You can buy raw whelks and boil them for a few minutes with salt and black pepper, but supermarkets in France sell them ready-cooked. This is what we did yesterday: we purchased shrimps and whelks and ate them with mayonnaise. Afterwards we had a cheese platter with salas. Such a perfect dinner. Easy (no cooking needed), affordable, tasty, healthy. And as a bonus, gluten free. shrimps and whelks for dinner

If you are interested in whelks, maybe you would like to read this article by the New York Times: http://www.nytimes.com/2012/12/19/dining/whelks-are-coming-out-of-their-shell-and-onto-your-plate.html (December 2012). Apparently the whelk has surfaced on cutting-edge menus in the US, and chefs are creating some very interesting-sounding dishes of them. Why not to try when you next time see them on the menu?

Tip number 1: The only thing you really need to be aware of when eating whelks is that little tiny “lid”. It is the thin top part of the whelk, and should be removed by your fingers and thrown away.

Tip number 2: You need special equipment to eat whelks with. A normal fork won’t do it. Tiny forks or pins are the only efficient ways to pull the whelk from its shell, believe me.

PS Have you already tasted a whelk? What was your impression? How was it prepared and eaten? Did you have red or white wine with it? We had biodynamic red (Côtes du Roussillon, Marie Gabrielle Cazes, Languedoc), creating a nice match.

If you haven’t yet tasted the whelks, do you think you will one day?

 

 

 

Shan Goût: not your usual Chinese restaurant

To celebrate the beginning of the Year of the Horse, we ate at Shan Goût yesterday. This small restaurant near the Marché d’Aligre is recommended by Le Fooding and since our criterion was to find something a bit upscale, the choice seemed perfect. We reserved one week in advance.Shan GoûtUpon arrival, we were given a table sort of in the middle of everyone: there was a group of guys a few centimeters to our left and a bigger group to our right. It felt like sitting in the middle of a corridor. And it surely did not seem fair that reserving one week ahead does not guarantee a nice table. 

Second negative-ish point. No champagne by glass. Ok, call me a snob but we are in Paris. And champagne belongs to the new year…

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One has to order a fix menu, and we opted for two starters and two main courses (22€ per person plus 3€ extra per person because of the dishes we chose).

We begun with steamed cabbage with crab meat and a taro soup. Cabbage had a refined taste but did not compare to the taro soup, which was divine and velvety. taro soupeShan Goût

For the main course we opted for a duck leg served with lentils and greens. It did not taste particularly Asian, and came in a gelatin-like sauce. It was not bad, not at all, but it was not at all what we expected either. Very fusion, to say the least.Shan GoûtThe second main course we shared was sea bass. It reminded us of tastes of Laos, Malaysia…. and it was fantastic!!! Shan Goût

 

We had a carafe of red wine from the Avignon region but my husband liked less than I did. Otherwise, the wine list seemed interesting: for example, Maison Casez from Languedoc-Roussillon makes excellent natural and even biodynamic wine, and would be our next choice should we return to Shan Goût.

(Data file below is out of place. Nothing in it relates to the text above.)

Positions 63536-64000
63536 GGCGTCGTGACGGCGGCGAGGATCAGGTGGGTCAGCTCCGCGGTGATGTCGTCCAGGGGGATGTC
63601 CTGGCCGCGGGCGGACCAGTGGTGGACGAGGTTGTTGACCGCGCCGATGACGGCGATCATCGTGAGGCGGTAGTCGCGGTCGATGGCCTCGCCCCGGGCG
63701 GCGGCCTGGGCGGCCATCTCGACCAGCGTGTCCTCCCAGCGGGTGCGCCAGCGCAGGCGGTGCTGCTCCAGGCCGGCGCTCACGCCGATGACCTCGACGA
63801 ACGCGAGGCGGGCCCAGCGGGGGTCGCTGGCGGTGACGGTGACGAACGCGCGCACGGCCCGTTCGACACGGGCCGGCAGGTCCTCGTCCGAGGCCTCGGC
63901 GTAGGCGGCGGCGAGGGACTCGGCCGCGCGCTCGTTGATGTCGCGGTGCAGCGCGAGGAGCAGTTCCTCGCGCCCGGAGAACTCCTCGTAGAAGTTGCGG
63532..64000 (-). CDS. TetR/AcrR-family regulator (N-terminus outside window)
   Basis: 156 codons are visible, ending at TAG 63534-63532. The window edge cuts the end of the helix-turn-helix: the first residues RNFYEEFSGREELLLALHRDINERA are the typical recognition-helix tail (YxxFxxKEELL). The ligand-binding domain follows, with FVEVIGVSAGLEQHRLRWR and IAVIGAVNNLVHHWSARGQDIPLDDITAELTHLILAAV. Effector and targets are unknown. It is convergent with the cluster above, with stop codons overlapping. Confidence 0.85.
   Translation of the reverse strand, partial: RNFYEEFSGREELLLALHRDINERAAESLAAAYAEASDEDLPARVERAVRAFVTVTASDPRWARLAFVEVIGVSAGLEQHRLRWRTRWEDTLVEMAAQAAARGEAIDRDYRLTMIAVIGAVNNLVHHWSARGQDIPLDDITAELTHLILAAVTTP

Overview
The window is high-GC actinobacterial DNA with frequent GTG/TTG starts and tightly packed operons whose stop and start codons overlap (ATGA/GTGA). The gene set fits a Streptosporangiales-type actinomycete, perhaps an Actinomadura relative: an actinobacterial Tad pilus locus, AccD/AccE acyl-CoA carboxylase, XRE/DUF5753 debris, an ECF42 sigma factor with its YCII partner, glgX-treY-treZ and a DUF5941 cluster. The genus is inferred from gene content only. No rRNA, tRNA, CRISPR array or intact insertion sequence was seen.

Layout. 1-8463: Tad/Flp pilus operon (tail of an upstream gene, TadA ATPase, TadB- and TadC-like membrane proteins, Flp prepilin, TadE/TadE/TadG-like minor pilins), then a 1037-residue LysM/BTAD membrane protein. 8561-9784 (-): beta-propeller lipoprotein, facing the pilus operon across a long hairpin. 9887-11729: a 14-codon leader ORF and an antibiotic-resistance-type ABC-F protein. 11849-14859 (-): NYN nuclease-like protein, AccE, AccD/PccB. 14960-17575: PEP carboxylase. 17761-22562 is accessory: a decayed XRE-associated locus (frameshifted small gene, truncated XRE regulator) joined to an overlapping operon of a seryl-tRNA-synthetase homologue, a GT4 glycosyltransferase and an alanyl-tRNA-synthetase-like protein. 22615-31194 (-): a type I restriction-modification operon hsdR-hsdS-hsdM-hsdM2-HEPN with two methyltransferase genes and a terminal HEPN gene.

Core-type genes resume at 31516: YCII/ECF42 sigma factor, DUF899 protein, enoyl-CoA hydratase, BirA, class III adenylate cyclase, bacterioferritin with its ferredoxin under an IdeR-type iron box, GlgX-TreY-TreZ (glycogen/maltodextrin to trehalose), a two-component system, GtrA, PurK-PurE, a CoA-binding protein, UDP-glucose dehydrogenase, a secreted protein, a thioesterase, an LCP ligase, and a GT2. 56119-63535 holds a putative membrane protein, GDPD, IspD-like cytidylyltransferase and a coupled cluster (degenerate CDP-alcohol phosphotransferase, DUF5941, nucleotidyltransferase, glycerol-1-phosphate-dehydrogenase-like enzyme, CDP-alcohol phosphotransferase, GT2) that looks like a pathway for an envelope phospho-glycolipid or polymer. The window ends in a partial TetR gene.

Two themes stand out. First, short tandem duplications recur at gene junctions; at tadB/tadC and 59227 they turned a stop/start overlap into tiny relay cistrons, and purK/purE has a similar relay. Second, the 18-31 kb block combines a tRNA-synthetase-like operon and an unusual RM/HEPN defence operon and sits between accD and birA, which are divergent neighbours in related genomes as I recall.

This said, yes, I am still puzzled as to what to think. 50% of what we ate was delicious, but the other half left us a bit empty. There was the issue with our table. The service was not particularly friendly. Not rude, but nothing too smiley either. Hmmm. The restaurant aims high: Shan Goût is considered high-end and the price proves it (almost 100€ for two), but I would suggest they work a bit more on the presentation and the service.

Will I return –probably yes because I don’t like having puzzled feelings about something!

Le Fooding review: http://lefooding.com/fr/restaurants/restaurant-shan-gout-paris

Wine: http://www.cazes-rivesaltes.com/vente-vins-de-rivesaltes-muscat-rivesaltes-rivesaltes/?page=shop_home

Maison Lorgeril from Languedoc-Roussillon

Le salon des vins des Vignerons Indépendants (Wine Exhibition of Independent Winemakers) begun in Paris on Thursday. All wine lovers, don’t you just love this photo? Wines from eleven regions of France, and all you have to do is choose where to start! Les salons des vins des Vignerons Indépendants

Our time was quite limited, but oh so rewarding! We were particularly interested in producers coming from Languedoc-Roussillon because of our recent trip in the region. As you may know, Languedoc-Roussillon is the world’s largest wine-growing area, possessing very interesting geographical and climate conditions: it is between the Mediterranean and the Atlantic, surrounded by the mountains, and its burning sun is cooled down by strong winds. The grapes often grow in the altitude.  Maison Lorgeril depuis 1620

We found Maison Lorgeril and had an informative, pleasant talk about their wine making.  We learned that the owners, count and countess de Lorgeril live in Château de Pennautier, which has been owned by the same family since 1620. The castle is located near Carcassonne in Languedoc-Roussillon; the region between Rhône and Pyrénées in the southern part of France. The castle is considered the heart of their wine production, and its wines include AOC Cabardès, Vins de Pays d’Oc and Vins de Pays de la Cité de Carcassone. In addition, Maison Lorgeril has five other estates where grapes are grown, totaling in nine different AOC.Lorgeril carte vignoble After tasting two whites, three reds and a white dessert wine, we left the stand  with a heavy bag full of wines we will serve at Christmas… nice! We love buying directly from producers, and especially from those ones who have the kindness to share their knowledge and wine-making stories!

Maison Lorgeril: http://www.lorgeril.com/ (the map was copied from this website)

Le salon des vins des Vignerons Indépendants: http://www.vigneron-independant.com/ (until Monday) and Wine tasting at Salon des Vins des Vignerons Indépendants